Sporting ties have also been severed, with Pakistan barred from playing in India at the World Cup of kabaddi, a form of wrestling and tag that is popular on the subcontinent.
“We have a government that is taking a very, very hard line on Pakistan, a political context from which the cultural narrative is emerging,” said Harsh V. Pant, a professor of international relations at King’s College London who is from India. “Society and the government are in sync with this argument that we need to marginalize Pakistan.”
The cultural standoff began on Sept. 28 when the India Motion Picture Producers’ Association unanimously voted to ban employing Pakistanis in Bollywood.
“As Indians, we want a good relationship with our neighbor, but if the neighbor is not good then we have to take some steps to show him that we are not happy with him,” Manoj Chaturvedi, the association’s general secretary, said in an interview on Tuesday.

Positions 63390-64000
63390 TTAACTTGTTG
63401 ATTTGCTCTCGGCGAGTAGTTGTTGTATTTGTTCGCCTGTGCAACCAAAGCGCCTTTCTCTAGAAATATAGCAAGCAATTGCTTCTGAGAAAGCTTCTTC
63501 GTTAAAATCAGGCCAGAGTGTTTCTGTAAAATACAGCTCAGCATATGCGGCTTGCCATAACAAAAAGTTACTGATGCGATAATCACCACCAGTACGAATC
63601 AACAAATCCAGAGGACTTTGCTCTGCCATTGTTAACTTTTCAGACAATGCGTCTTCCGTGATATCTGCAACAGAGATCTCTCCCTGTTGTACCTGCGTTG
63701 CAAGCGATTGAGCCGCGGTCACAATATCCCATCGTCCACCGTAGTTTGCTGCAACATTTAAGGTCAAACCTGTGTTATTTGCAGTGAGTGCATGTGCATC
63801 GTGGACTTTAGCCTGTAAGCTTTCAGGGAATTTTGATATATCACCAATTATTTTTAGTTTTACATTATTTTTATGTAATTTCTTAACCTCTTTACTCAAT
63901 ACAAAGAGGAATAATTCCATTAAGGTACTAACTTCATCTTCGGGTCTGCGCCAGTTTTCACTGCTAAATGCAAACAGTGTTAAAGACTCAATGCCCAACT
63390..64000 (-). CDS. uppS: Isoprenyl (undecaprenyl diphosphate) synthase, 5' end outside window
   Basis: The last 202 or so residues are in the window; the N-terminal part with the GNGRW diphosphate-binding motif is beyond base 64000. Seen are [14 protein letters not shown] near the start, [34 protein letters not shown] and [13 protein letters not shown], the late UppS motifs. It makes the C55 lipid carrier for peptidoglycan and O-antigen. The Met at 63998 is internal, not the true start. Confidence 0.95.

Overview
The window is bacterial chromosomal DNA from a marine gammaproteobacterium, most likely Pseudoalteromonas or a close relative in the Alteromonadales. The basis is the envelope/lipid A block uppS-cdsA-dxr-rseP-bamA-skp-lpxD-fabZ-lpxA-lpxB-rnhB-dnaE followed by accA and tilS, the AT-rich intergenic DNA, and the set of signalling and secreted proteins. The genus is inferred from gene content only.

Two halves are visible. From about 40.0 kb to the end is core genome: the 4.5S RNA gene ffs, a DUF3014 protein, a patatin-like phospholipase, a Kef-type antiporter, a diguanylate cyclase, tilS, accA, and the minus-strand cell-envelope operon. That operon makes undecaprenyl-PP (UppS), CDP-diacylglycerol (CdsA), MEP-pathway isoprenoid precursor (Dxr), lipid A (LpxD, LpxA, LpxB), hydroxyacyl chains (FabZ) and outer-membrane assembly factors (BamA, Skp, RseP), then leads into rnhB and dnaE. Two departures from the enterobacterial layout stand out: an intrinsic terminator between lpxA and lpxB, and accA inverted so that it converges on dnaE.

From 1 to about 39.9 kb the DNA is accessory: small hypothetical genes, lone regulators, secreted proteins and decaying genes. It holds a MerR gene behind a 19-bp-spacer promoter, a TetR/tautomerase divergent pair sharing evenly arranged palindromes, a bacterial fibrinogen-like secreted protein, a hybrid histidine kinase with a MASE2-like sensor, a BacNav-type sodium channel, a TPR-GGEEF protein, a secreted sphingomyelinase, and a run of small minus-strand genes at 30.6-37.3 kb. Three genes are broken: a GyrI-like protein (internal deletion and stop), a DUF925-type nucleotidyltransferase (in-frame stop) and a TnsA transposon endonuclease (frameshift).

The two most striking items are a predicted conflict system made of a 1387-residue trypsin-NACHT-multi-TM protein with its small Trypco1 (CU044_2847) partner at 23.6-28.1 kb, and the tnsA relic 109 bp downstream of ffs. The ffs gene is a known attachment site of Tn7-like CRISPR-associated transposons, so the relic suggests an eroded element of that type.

The Maharashtra Navnirman Sena, a far-right political party, then raised the stakes with an ultimatum to all Pakistani performers working in India to leave within 48 hours or “risk being beaten up.” It also threatened violence against theater owners who showed films with Pakistanis in the cast.
The Indian television channel Zindagi, which since 2014 has aired Pakistani shows that have grown hugely popular, scrubbed them from its programming.
Then the Cinema Owners and Exhibitors Association of India asked exhibitors not to release any movie featuring Pakistani performers, putting in jeopardy Mr. Johar’s new film, “Ae Dil Hai Mushkil,” which stars the Pakistani heartthrob Fawad Khan.
Beyond a show of solidarity for the fallen Indian soldiers, that appeal was made partly because of Mr. Khan’s silence after the attacks, when many people felt he should have made “a statement against terrorism,” said Nitin Datar, the president of the cinema owners’ association. The group also worried that cinemas might be damaged amid protests, he said. Mr. Khan made a general statement opposing violence but not a specific denunciation of the attack on the army base.